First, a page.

Hi, I’m Nicolas Maquet, one of the engineering leads at Movio. As we’ve written previously, we are big fans of Apache Kafka at Movio. We use it for many applications, from metrics aggregation, to alerting, to SMS and email sending, to change data capture (CDC) and real-time extract transform load (ETL) pipelines. In a few short years, Kafka has become the central communication platform for most services in our company.
Stream Processing at Movio and Apache Samza
A lot of our services have a relatively simple usage pattern of Kafka: i.e. single-topic consumers or producers that use Kafka as a communication link. On the other hand, our ETL and CDC services have a more involved usage of Kafka: they typically read many topics, join them together, which requires maintaining state, and output the joined result to output topics. For this use case, we have made extensive use of Apache Samza, a stream-processing framework originally from Linkedin and now a top-level Apache project.
Looking back, Samza has worked really well for us. It has been over a year since our first Apache Samza experiments, and we are now running about 25 Samza applications in production and have not had any major issues with the framework. Samza has many traits that make it an excellent choice for a stream processing framework:
- It’s a top-level Apache project.
- Its documentation and API are absolutely stellar. One of the best we have seen.
- It was originally developed by the same people that created Apache Kafka.
- It is written in Scala, and most Movio devs know Scala really well.
- Given sufficient hardware, its performance is excellent.
For those reasons and others, and after lengthy comparisons with competing frameworks such as Apache Storm, Apache Flink and Spark Streaming, Samza felt like the best choice for us in early 2016 and we have stuck with it.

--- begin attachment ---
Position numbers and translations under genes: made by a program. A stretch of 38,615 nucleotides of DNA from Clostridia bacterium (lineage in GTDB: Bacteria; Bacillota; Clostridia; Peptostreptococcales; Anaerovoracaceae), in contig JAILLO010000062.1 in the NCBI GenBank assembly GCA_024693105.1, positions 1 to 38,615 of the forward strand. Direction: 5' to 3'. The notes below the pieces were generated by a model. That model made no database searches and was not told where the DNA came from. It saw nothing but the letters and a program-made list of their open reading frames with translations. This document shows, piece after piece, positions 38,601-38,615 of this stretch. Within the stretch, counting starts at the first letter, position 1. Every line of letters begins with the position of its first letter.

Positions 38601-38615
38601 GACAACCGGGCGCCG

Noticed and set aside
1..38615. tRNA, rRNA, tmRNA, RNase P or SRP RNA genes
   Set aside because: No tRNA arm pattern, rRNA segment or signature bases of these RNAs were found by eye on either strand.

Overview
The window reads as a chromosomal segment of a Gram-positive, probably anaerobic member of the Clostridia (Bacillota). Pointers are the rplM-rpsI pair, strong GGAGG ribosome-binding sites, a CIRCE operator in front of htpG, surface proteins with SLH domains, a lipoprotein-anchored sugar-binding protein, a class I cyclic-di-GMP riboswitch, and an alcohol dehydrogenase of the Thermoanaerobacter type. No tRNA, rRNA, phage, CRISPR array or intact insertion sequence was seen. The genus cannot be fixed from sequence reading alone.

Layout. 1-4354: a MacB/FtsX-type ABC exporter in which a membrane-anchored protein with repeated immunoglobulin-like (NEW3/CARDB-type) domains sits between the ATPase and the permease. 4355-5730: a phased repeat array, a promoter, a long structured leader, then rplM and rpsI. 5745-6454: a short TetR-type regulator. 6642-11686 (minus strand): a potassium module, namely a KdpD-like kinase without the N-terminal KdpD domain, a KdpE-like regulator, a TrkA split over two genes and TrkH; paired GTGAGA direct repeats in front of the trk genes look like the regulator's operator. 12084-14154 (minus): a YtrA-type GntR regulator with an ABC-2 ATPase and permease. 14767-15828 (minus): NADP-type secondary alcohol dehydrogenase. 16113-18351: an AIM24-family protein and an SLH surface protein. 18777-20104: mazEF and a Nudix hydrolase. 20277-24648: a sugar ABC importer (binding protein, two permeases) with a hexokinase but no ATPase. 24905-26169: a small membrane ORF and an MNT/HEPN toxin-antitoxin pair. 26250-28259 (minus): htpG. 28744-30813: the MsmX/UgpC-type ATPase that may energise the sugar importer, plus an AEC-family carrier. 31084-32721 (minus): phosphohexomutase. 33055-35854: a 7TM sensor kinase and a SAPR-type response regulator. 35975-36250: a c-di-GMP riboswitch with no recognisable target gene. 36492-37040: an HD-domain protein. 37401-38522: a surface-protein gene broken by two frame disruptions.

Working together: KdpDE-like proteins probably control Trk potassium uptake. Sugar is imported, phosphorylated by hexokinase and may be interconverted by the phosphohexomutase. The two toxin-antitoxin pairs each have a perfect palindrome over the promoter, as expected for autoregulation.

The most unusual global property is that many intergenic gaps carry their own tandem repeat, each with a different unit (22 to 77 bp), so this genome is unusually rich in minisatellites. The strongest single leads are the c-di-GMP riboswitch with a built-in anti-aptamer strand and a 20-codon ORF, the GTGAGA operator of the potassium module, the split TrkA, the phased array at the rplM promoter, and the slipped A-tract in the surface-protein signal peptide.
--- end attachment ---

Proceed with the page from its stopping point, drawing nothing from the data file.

At Movio, our engineering culture is changing rapidly. We used to be known as an FP/Scala shop; now many of us hang out at Golang meetups. We used to develop monolithic applications on the JVM; now we run hordes of Golang microservices running on Kubernetes. One of our company mottos is ‘never satisfied’ and it sums up our engineering culture pretty well. In that spirit, we have recently revisited our choice of Apache Samza, and have listed all the pain points that we’ve encountered (a sobering exercise, particularly if you’re a fan of the technology that is put into question):
- Samza is hungry for CPU and RAM. The simplest Samza app requires two JVM processes, which will typically take up at least 100MB of RAM each. Samza is particularly RAM-intensive when restoring RocksDB stores, frequently requiring allocations of 6GB to 8GB of RAM in our experience.
- Samza’s philosophy of doing stateful stream processing by having each processing node require its own local state is excellent for performance but it comes at a large cost. Samza uses RocksDB key-value stores that require super-fast SSDs and are very hard to tune properly (RocksDB developers themselves lament this fact). Also, Samza doesn’t clean up after itself when moving processes around in the cluster. Carefully monitoring disk usage and having to manually clean up hundreds of gigabytes of RocksDB files on a regular basis is no fun.
- Samza applications require a Hadoop cluster to run. While Hadoop is a fantastic piece of technology, all other clustered Movio applications run on Kubernetes and the need to operate Hadoop cluster just for Samza is a bit of a sore point.
- Samza’s development pace is relatively slow. Samza has seen only two releases in the 12-month period since we’ve started using it. We’ve contributed a few bug fixes to Samza but we have had to run our own builds to benefit from them, which isn’t ideal.
- Samza apps are written in Java or Scala, which we are slowly moving away from with a preference for Go.
Building our own
Today we’re announcing the first Beta release of Kasper, a Go library for Kafka stream processing, available under the open source MIT licence. Kasper is heavily inspired by our experience with Apache Samza, but we did make some different design choices along the way. Let’s start by outlining what Samza and Kasper have in common: